# Cosmic space

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In mathematics, particularly topology, a **cosmic space** is any topological space that is a continuous image of some separable metric space. Equivalently (for regular *T*_{1} spaces but not in general), a space is cosmic if and only if it has a countable network; namely a countable collection of subsets of the space such that any open set is the union of a subcollection of these sets.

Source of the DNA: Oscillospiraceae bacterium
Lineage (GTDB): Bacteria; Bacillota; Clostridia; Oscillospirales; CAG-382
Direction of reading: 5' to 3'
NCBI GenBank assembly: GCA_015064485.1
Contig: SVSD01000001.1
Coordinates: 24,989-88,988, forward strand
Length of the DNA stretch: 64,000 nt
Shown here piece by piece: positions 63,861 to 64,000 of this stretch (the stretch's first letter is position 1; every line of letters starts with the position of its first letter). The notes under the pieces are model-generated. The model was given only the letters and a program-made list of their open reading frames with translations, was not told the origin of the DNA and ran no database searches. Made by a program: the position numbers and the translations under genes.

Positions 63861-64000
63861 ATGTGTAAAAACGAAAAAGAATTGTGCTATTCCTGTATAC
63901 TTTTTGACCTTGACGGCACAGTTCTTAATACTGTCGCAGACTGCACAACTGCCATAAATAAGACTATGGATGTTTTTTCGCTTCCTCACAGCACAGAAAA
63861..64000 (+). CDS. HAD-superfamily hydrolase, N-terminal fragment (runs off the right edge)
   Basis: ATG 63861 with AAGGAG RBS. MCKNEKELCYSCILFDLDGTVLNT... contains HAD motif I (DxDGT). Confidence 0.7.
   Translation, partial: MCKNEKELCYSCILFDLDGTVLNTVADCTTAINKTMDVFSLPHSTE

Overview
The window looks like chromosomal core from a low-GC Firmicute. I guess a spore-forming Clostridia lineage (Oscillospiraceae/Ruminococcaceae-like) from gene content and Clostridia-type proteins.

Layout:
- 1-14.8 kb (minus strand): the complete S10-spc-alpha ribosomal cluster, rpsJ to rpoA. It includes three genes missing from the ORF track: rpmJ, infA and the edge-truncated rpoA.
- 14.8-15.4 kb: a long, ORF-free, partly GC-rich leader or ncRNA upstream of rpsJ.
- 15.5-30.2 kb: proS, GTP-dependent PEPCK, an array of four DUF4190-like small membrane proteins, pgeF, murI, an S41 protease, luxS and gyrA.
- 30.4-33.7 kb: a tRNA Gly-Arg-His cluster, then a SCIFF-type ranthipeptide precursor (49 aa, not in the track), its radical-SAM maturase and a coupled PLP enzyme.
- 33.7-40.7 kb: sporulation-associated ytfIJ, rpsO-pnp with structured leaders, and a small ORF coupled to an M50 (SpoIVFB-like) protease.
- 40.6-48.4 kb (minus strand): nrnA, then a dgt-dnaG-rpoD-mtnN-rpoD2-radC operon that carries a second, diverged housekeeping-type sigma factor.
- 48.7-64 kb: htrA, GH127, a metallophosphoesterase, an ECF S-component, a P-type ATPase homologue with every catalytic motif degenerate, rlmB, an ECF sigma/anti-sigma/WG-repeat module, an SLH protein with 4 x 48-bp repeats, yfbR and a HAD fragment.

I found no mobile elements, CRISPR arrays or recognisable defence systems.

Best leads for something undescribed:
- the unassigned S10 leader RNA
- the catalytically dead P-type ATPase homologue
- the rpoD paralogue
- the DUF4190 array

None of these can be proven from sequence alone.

Cosmic spaces have several interesting properties. There are a number of unsolved problems about them.

## Examples and properties[edit]

- Any open subset of a cosmic space is cosmic since open subsets of separable spaces are separable.
- Separable metric spaces are trivially cosmic.

## Unsolved problems[edit]

It is unknown as to whether *X* is cosmic if:

a) *X*^{2} contains no uncountable discrete space;

b) the countable product of *X* with itself is hereditarily separable and hereditarily Lindelöf.

## References[edit]

- Deza, Michel Marie; Deza, Elena (2012).
*Encyclopedia of Distances*. Springer-Verlag. p. 64. ISBN 3642309585. - Hart, K.P.; Nagata, Jun-iti; Vaughan, J.E. (2003).
*Encyclopedia of General Topology*. Elsevier. p. 273. ISBN 0080530869.